The Lab hopes to break ground on the new ALS user support building in January, pending receipt of FY 2008 funding. The three-story, 32,000-square-foot building will house user-support operations at the ALS, and will include office and lab space for about 80 researchers.
Published once a month by the Communications Department for the employees and retirees of Berkeley Lab.
Reid Edwards, Public Affairs Department head
Berkeley Lab is managed by the University of California for the U.S. Department of Energy.
Flea Market is now online at www.lbl.gov/fleamarket
“We won!” South Dakota Governor Mike Rounds told a cheering crowd of more than 300 people at a press conference in the town of Lead, following the announcement that the National Science Foundation (NSF) had selected the former Homestake gold mine just outside of Lead in the surrounding Black Hills as the site of a new national deep underground science and engineering laboratory. “This is great news for science and of course for the children of South Dakota and the region!”
It was also great news for Berkeley Lab, which has been the lead institute in the multi-institutional collaboration of researchers who submitted the Homestake site proposal to NSF. There were eight sites that were originally under consideration when the competition began in 2001. The Homestake Collaboration will now receive up to $15 million over the next three years to develop a detailed design. Construction of the underground facility will take years and probably cost around $500 million, but when completed, it will be the largest and deepest in the world.
“The Homestake mine is a vast site capable of hosting a comprehensive suite of experiments in all major fields of science, including low background physics experiments, and multidisciplinary deep sub-surface studies in geosciences, geoengineering and microbiology,” said Kevin Lesko, a physicist with Berkeley Lab’s Nuclear Science Division, who has led the Homestake Collaboration since its inception. Lesko also holds a joint appointment with UC Berkeley, who submitted the Homestake proposal to NSF.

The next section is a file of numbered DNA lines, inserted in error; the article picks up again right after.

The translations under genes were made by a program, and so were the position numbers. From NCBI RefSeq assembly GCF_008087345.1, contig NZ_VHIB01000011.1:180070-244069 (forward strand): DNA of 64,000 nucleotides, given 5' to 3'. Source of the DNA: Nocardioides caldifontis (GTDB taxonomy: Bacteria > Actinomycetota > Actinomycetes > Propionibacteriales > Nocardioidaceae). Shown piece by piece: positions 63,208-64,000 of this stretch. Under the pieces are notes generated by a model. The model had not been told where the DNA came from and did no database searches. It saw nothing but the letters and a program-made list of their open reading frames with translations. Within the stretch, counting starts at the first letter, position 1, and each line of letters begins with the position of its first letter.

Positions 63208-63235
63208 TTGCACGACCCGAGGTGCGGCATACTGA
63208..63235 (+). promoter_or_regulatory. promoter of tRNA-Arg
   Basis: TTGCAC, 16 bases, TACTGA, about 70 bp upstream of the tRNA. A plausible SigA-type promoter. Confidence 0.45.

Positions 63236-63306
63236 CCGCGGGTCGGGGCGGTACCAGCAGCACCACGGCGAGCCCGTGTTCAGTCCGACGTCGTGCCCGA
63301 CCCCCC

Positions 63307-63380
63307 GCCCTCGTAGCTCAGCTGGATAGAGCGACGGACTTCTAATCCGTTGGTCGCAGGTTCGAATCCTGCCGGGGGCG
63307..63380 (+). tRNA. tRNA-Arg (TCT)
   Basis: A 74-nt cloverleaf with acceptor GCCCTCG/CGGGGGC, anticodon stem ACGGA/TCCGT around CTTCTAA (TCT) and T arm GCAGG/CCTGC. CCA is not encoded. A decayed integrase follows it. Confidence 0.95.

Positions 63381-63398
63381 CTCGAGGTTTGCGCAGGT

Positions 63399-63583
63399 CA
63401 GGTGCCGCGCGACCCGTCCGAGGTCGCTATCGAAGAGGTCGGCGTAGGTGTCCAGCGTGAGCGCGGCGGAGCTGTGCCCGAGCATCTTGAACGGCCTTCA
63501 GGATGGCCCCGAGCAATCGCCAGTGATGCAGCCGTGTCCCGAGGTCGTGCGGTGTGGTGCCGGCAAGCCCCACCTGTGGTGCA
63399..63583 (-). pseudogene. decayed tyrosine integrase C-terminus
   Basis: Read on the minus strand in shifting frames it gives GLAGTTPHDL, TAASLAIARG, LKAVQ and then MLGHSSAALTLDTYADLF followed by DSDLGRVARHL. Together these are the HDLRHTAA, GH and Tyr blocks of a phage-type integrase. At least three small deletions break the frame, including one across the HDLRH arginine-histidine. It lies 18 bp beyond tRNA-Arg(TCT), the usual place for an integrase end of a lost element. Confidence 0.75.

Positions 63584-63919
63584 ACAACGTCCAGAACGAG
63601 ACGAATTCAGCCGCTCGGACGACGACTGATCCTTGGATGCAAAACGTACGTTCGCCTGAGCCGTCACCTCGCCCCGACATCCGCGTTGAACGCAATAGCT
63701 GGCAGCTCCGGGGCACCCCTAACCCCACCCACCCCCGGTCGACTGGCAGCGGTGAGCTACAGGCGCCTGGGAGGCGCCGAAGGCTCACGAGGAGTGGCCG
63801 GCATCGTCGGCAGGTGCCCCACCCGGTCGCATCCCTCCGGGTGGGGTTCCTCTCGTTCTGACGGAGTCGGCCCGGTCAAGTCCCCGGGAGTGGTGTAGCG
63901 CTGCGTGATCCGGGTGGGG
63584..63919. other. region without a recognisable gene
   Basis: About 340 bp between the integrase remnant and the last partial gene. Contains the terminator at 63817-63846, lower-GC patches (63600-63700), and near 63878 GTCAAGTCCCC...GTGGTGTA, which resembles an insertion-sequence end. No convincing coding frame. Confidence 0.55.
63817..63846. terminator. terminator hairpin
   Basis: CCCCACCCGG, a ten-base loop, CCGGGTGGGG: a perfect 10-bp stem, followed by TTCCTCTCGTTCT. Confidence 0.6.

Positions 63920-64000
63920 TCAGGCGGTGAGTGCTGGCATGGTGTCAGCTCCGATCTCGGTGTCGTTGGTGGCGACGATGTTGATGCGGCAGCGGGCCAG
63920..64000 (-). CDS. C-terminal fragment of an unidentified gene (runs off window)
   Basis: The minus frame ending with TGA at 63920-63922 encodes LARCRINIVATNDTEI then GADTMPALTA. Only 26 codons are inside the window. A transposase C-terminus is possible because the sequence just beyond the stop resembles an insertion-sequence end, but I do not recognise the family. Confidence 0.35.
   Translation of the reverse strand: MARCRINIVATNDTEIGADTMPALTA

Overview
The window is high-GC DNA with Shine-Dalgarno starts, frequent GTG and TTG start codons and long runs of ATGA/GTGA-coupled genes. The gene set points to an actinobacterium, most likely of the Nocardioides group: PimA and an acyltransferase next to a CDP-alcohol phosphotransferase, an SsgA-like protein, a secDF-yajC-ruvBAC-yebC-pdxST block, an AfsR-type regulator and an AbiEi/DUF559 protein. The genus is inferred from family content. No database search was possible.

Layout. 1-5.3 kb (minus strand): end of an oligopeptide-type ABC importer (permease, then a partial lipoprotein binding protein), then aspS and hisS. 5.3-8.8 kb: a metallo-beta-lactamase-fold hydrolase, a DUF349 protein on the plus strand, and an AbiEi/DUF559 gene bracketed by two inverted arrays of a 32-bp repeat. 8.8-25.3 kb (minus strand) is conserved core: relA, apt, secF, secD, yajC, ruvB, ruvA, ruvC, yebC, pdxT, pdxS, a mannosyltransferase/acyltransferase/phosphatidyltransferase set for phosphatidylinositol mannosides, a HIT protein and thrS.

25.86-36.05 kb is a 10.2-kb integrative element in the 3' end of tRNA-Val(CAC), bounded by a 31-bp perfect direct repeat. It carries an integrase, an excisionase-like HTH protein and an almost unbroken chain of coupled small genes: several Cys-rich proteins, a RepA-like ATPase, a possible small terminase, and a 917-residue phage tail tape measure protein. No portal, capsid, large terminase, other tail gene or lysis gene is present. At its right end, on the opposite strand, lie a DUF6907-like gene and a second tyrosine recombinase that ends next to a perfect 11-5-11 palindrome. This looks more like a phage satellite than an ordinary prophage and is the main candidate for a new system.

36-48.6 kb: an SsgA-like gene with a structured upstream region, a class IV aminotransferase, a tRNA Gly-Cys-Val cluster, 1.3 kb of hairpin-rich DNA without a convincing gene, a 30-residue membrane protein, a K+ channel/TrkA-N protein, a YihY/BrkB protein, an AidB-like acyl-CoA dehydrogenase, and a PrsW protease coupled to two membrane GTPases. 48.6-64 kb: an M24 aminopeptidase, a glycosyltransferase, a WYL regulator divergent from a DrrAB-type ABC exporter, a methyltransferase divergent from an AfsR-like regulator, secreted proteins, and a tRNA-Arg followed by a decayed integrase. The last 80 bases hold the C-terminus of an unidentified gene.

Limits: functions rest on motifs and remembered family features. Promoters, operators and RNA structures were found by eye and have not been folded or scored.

In a letter to Governor Rounds, Berkeley Lab Director Steve Chu said, “The selection of Homestake is especially rewarding for Berkeley Lab because it re-establishes the historic ties between this Laboratory and South Dakota, which was the birthplace of our founder, Ernest O. Lawrence.”
In recognition of a $70 million gift for the Homestake effort from T. Denny Sanford, owner of the First Premier Bank and Premier Bankcard Inc., and one of the country’s top philanthropists, the new deep underground research facility will be named the Sanford Underground Science and Engineering Laboratory (SUSEL).
The Homestake proposal calls for two major deep underground facility levels. One level will serve research operating from the surface down to 4,850 feet. Construction of the “Laboratory at 4850” will entail modification of an existing scientific site and preparation of new experimental chambers. The other facility is planned for the 7,400-foot depth level. A large network of existing caverns, drifts, ramps and boreholes will serve as the basis for the future construction of this second level over the next 30 years.